Groveland’s businesses include Woody’s Family Restaurant at 18706 Springfield Road, Kuchie’s Corner at 4980 Edgewater Drive, The Treasure Barn at 17963 Springfield Road, Moyer Electronics at 5058 Edgewater Drive, Casey’s General Store at 19416 Springfield Road, and Tri-County Cleaning Systems at 18881 Springfield Road.

Groveland as it appeared on the Groveland Township plat map from 1891.

With a population of about 1,400 people, Groveland has the legal right to become an incorporated village if the residents so choose – by state law, a community must have at least 600 persons to incorporate as a village governed by its own elected village board. However, Groveland has always been unincorporated, and therefore is served by the county and township governments. The Groveland Township Office is located in Groveland at 173 Washington St., which is also the location of the Groveland Community Library. Groveland has its own U.S. Post Office at 18769 Springfield Road.

In this 1929 plat map, Groveland is little changed from 1910.

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Eliza Farnham’s ‘Life in Prairie Land’

By Jared Olar
Library assistant

This column usually features resources from the Pekin Public Library’s Local History Room collection. These are items that remain in the library and may not be checked out. But this week we’ll turn our attention to a book in the library’s regular collection – a biographical narrative titled “Life in Prairie Land,” published in 1846 by an early feminist and abolitionist writer from New York State named Eliza W. Farnham.

The book describes Farnham’s experiences living in Illinois during the 1830s, a period when most of the state was a part of America’s wild frontier. Her book’s relevance to the history of Tazewell County and Pekin may be discerned from the following passage on page 24, in which Farnham tells the story of her arrival in central Illinois in 1836:

“We worried on through the flood of water that was pouring down the bed of the Illinois and submerging its banks, till the night of the fifth day brought us to the landing place of our friends in the town of Pokerton. It was at that time the county seat of one of the largest and wealthiest counties in the state. Its name is faintly descriptive of its inhabitants in a double sense: one of their favorite recreations being a game at cards, which is indicated by the first two syllables of this name. . . .”

The county to which Farnham referred is none other than Tazewell County, and “Pokerton” is the disdainful monicker that Farnham invented for Pekin. It’s clear from the way Farnham describes Pekin and its residents that she was greatly unimpressed by Pekin, which was then hardly more than an undeveloped frontier village.

"Life in Prairie Land" (1846), by Eliza W. Farnham, reprinted in 1988 by University of Illinois Press, tells of the author's experiences while living in Tazewell County during the 1830s.

“Life in Prairie Land” (1846), by Eliza W. Farnham, reprinted in 1988 by University of Illinois Press, tells of the author’s experiences while living in Tazewell County during the 1830s.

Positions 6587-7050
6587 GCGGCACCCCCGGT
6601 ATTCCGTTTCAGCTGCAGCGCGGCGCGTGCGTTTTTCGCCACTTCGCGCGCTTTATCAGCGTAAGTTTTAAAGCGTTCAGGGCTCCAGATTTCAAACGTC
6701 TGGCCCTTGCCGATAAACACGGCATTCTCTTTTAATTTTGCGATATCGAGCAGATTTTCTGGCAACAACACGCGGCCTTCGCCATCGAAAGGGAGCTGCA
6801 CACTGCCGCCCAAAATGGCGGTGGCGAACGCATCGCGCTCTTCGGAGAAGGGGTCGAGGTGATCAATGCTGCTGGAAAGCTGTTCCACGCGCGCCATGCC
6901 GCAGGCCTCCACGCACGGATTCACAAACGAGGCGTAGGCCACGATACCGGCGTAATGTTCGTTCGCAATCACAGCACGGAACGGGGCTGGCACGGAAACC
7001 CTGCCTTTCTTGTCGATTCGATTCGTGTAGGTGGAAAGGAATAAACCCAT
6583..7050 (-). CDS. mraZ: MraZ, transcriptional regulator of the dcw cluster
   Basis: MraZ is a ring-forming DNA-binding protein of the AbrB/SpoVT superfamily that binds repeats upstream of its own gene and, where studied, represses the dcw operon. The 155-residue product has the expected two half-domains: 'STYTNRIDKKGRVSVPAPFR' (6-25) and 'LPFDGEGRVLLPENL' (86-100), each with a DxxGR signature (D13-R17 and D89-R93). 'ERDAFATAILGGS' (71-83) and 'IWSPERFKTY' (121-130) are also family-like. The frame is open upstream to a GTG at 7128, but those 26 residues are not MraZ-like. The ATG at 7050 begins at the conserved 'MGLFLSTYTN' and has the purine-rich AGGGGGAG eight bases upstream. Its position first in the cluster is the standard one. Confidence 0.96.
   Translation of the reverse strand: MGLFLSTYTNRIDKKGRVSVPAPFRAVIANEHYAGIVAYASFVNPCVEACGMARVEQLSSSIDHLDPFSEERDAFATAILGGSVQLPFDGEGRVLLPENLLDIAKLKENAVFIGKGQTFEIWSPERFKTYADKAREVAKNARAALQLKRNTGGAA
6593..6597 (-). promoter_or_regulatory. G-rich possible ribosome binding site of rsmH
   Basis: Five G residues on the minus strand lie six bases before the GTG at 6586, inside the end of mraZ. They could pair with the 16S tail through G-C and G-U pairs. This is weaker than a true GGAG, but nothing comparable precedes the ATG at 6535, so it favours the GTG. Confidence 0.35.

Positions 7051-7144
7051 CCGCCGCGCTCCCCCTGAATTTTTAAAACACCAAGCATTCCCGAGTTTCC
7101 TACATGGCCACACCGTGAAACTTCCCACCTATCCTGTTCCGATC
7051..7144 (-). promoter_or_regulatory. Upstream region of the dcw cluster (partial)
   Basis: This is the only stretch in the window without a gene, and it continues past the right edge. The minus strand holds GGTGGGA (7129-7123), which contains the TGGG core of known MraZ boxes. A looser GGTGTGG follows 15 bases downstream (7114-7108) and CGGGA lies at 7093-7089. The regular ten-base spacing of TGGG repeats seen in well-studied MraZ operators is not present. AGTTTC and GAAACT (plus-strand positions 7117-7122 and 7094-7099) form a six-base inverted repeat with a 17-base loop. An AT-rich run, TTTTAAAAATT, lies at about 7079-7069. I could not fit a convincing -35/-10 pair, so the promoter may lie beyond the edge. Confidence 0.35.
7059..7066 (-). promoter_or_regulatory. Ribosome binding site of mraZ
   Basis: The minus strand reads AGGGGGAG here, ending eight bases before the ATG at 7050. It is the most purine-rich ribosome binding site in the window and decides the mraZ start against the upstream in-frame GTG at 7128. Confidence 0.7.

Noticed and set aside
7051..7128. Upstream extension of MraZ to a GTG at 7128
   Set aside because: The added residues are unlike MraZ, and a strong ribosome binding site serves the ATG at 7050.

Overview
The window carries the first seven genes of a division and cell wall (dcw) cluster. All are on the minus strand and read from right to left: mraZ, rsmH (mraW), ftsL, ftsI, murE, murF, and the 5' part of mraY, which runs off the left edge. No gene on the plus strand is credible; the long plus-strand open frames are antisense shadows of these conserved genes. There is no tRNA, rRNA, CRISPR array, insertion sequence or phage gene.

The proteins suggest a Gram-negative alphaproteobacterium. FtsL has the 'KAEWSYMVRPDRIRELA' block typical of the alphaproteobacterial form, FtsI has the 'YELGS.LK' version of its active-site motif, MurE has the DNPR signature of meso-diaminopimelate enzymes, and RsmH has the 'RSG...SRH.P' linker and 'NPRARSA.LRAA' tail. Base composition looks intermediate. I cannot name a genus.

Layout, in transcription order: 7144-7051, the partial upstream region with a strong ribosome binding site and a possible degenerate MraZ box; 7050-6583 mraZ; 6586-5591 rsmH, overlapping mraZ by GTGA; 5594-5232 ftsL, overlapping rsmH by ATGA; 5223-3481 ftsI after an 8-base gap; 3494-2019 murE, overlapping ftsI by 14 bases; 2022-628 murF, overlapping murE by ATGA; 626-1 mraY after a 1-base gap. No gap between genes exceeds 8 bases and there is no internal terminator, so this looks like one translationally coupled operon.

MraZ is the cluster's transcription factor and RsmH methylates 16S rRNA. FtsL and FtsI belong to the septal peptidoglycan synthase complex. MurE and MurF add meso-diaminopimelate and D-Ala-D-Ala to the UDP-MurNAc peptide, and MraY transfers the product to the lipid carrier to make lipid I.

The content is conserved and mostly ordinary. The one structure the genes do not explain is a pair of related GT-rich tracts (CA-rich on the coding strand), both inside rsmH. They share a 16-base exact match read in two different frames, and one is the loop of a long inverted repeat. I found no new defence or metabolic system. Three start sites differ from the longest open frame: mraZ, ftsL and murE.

Born Eliza Wood Burhans (but later called Eliza Woodson) on Nov. 17, 1815, at Rensselaerville, N.Y., she was the fourth of five children of Cornelius and Mary (Wood) Burhans. Farnham, still unmarried when she came to Tazewell County, had left New York to live with her sister Mary for a while. Mary and her husband, John M. Roberts, an abolitionist involved in the Underground Railroad, settled near Groveland in 1831, on a homestead that they named Prairie Lodge. Another likely reason Eliza moved to Groveland was to be near a young man she’d met back East, Thomas Jefferson Farnham, a Vermont lawyer who had purchased land near Groveland in the summer of 1835. Eliza and Thomas married on July 12, 1836, settling in Tremont, which became the county seat that very year. (Remarkably, she never mentions Tremont by name in her book, not even using an alias of her own invention.)

The Farnhams lived in Tazewell County until the spring of 1839. While here, Eliza experienced the double sorrow of the death of her sister Mary in July 1838, followed two weeks later by the death of her own firstborn child during an epidemic. In her book, Farnham tells of her meditations on her bereavement that in time led her to move from her youthful atheist views to “a religious state of mind.”

The Farnhams brief stay in Tazewell County ended when Thomas organized a trip to Oregon, exploring the possibility of leading a group of settlers to the Pacific Northwest. Eliza stayed behind in Groveland and Peoria while her husband led the expedition. Upon his return in August 1840, the couple moved back to New York. So ended her experiences of “Life in Prairie Land.”

Farnham would go on to write several articles and books, and in particular was an advocate of feminism (she held that women were morally and biologically superior to men). She also became matron of the women’s half of Sing Sing Prison in Mount Pleasant, N.Y., where she implemented a series of reforms that were oriented toward rehabilitation of the inmates. Due to strong opposition to her reforms, she resigned her position in 1848.

That same year, her husband Thomas died in San Francisco, Calif., which necessitated her own move to California to settle his estate. Those years in California were unhappy ones – she suffered the loss of two of her children, and her second marriage in 1852 to William Fitzpatrick ended with her divorcing him in 1856. Farnham returned to New York for a few years, promoting her feminist views, then moved back to California for a while, then back to the East to advocate for the abolition of slavery. In 1863, as a volunteer nurse at Gettysburg, she contracted tuberculosis. She died Dec. 15, 1864, in New York City and was buried in the Quaker Cemetery at Milton-on-Hudson, N.Y.